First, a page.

Arriving at the Mine Ban Treaty

The speed and momentum of the movement was unprecedented, culminating in December 1997 with the Ottawa Convention where 122 nations signed the Convention on the Prohibition of the Use, Stockpiling, Production, and Transfer of Anti-Personnel Mines and On their Destruction. The ICBL, as well as key individuals were rewarded with the 1997 Nobel Peace Prize. This Ottawa Convention was the first ever to prohibit, under international humanitarian law, a weapon in widespread use.

As of October 2004, 143 states had acceded to the treaty while 9 additional states continue to be signatories and follow the treaty without ratifying it. Ethiopia is one of the nine signatories that the ICBL hopes will use the Nairobi summit to fully ratify the treaty.

A strong characteristic of the ICBL has been its pro-active approach to all aspects of mine action. "By providing an action-oriented, scheduled, legal framework for international co-operation on mine action, the Mine Ban Treaty represents a breakthrough in the struggle against landmines," said the 1999 Landmine Monitor publication.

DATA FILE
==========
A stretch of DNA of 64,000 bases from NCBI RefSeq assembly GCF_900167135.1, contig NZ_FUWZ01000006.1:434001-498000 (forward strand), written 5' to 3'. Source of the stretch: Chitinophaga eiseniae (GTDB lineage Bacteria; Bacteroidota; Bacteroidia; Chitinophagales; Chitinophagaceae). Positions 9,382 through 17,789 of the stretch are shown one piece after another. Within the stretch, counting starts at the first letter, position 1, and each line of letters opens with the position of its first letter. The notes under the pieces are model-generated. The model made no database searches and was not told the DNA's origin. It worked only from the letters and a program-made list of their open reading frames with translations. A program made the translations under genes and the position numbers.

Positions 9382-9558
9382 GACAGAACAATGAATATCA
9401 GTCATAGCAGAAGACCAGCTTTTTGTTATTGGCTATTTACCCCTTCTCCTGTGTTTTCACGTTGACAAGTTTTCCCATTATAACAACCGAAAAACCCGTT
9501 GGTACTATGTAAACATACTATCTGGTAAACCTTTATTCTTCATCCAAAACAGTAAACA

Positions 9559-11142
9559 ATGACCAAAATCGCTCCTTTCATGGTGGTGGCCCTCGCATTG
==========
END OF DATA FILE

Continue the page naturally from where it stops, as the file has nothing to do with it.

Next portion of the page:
The ICBL told IRIN the Landmine Monitor is a "unique civil society monitoring mechanism" to police the adherence and implementation of the treaty. Considered the bible of the mine action community, the first report was published in 1998 and continues to be a comprehensive country-by-country analysis on all mine action issues, specific statistical data, and legal issues pertaining of the treaty.

Cousins Altin, aged 9, and Adem, 13, were playing in a field when one of them tripped a trip-wire activated fragmentation mine. They each lost both of their legs. Kosovo, July 1999.
Credit: MAG/Sean Sutton
The campaign pressed hard for the convention to legally bind signatories to act in positive ways in not only ending the use, production, stockpiling and transfer of mines but also to remove mines, promote mine awareness and assist victims of landmines. The ICBL told IRIN it considers its campaign has a continuing challenge to monitor and extend the number of party states joining the treaty.

The challenge of universalisation